Updated from 2:32 p.m. EDT
rose Monday after the world's largest tire maker said its strategy for increasing profitability was working.
Samir Gibara, chairman, president and chief executive of Goodyear, said in a statement that the company will introduce new products, expand distribution, consolidate production, improve productivity and raise prices.
The company's strategy is to focus more on the higher-margin retail outlets that sell directly to consumers, rather than on sales to auto manufacturers.
Investors were encouraged by Goodyear's apparent success, even in the face of higher gasoline prices that could discourage driving. Goodyear's stock was up 3 5/16, or 13%, at 28 3/8 Monday afternoon. (Goodyear closed up 3 5/16, or 13%, at 28 3/8).
Keith Price, spokesman for Goodyear, said the Akron, Ohio-based company will run its U.S. plants at or near full capacity and increase the amount of tires imported.
"We have been moving into a global strategy where we make tires in any country and sell it in any country," Price said.
Goodyear, and others, are trying to keep pace in front of the rising costs of its chief raw material, oil. Price said Goodyear said it has not yet been affected by motorists trimming their driving plans.
"We have already announced price increases of 2.5% to 5% in Europe," he said. "Those have taken effect in January and February and throughout the whole year." Next week, Goodyear will roll out prices 3% to 5% higher across the U.S. for automobile tires and a 4% to 5% increase for tires for farm vehicle.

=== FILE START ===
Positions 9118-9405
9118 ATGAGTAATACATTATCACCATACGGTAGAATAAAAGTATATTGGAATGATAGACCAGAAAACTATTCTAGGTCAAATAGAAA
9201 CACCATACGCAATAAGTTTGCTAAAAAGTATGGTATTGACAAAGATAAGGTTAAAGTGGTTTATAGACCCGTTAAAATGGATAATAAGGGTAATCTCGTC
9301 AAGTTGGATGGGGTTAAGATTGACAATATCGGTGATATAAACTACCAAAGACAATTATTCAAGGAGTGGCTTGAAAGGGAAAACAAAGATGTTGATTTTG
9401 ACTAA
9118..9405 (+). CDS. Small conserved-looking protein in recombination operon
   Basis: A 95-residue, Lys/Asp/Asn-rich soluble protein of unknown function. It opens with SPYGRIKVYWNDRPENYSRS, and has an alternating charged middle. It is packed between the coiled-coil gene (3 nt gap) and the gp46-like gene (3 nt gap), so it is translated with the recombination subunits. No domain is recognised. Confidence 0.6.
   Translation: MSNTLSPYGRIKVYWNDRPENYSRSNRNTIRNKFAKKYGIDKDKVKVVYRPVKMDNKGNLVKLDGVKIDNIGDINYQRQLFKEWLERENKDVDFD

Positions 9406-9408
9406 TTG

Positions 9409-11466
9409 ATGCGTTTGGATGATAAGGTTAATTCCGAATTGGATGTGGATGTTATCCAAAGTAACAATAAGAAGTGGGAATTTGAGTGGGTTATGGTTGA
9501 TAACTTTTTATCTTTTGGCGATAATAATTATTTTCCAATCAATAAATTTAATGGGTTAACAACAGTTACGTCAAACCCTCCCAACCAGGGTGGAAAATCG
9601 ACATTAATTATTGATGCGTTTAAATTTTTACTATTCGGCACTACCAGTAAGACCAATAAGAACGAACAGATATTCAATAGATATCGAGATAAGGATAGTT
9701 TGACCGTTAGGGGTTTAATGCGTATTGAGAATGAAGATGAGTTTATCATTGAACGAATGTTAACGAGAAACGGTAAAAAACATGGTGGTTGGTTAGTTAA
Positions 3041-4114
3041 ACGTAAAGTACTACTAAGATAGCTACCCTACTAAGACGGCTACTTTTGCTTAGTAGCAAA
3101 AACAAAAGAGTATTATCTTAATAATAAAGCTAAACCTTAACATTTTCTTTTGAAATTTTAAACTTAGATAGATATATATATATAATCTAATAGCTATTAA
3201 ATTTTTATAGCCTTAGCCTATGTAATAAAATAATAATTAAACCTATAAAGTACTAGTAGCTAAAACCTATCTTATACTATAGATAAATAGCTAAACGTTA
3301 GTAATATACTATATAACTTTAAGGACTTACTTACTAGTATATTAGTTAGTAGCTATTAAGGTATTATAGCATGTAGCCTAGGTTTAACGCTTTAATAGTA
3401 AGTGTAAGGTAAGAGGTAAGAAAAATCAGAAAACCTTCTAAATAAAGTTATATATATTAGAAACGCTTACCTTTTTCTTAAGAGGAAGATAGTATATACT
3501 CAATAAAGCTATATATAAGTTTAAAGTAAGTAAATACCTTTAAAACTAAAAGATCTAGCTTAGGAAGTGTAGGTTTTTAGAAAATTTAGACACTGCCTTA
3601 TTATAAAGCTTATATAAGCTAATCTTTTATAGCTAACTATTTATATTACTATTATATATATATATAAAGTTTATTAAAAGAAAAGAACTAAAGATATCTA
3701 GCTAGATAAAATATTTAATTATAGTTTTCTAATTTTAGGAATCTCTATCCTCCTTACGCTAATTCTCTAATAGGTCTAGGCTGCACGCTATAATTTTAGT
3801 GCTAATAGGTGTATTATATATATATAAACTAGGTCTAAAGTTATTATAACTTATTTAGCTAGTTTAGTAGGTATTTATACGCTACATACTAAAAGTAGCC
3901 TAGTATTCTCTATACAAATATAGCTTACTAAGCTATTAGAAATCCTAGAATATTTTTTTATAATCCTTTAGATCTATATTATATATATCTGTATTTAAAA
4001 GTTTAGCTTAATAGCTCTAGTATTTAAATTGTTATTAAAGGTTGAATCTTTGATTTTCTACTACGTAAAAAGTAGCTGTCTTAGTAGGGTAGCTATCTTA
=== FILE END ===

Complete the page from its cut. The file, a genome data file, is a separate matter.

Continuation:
At the same time, this year will be a considerably slower year for tire consumption, according to the
Rubber Manufacturers Association's
tire market analysis committee. Total tire shipment will slow to 2.2% growth for 2000, compared with the robust 5.3% growth of 1999, the trade group estimates.
Goodyear's chemical business is also taking steps to increase its prices with the high cost of oil, Price said.
Goodyear said its plans to expand distribution include enticing new dealers to join its network.
The company has been consolidating some plants overseas, closing a tire plant in Italy at the end of February and discontinuing the manufacture of some truck tires at a British plant. Price said he was unaware of any plans for consolidation among U.S. factories.
While Goodyear is also digesting its recent acquisition of
, it made no mention of future acquisitions within the crowded industry. Some analysts of the tire industry contend that companies can grow only through acquisitions.
"The fundamental problem in the tire industry appears to be overcapacity, in our view, in an industry that appears to have limited product differentiation," said Rod Lache, an analyst at
Deutsche Banc Alex. Brown
, in a research report from March 2. "Moreover, we believe that near-term risks related to raw material prices, acquisition integration, new purchasing schemes, and auto makers entering the aftermarket are likely to keep a lid on valuations for the near term."